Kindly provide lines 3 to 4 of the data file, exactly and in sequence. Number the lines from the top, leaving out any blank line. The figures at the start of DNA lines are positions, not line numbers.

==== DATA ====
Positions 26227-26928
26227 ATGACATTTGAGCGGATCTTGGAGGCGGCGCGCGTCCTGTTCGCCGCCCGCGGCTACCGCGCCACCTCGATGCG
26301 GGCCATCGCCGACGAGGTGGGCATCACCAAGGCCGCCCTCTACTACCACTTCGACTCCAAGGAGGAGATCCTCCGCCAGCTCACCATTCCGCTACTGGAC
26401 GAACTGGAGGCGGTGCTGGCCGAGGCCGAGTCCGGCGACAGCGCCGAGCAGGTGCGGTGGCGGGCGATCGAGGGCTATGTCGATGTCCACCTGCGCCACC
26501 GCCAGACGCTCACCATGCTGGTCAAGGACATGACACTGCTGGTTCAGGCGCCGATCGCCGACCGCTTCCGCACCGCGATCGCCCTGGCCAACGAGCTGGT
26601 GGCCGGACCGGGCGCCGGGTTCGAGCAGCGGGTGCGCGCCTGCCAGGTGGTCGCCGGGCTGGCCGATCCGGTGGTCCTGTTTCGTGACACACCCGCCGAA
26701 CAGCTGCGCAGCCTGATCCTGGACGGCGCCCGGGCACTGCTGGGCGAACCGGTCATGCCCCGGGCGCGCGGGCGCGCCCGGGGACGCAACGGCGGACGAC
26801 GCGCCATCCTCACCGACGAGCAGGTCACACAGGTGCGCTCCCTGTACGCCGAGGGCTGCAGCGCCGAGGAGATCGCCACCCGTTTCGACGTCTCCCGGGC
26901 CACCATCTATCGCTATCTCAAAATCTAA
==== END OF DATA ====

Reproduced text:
26301 GGCCATCGCCGACGAGGTGGGCATCACCAAGGCCGCCCTCTACTACCACTTCGACTCCAAGGAGGAGATCCTCCGCCAGCTCACCATTCCGCTACTGGAC
26401 GAACTGGAGGCGGTGCTGGCCGAGGCCGAGTCCGGCGACAGCGCCGAGCAGGTGCGGTGGCGGGCGATCGAGGGCTATGTCGATGTCCACCTGCGCCACC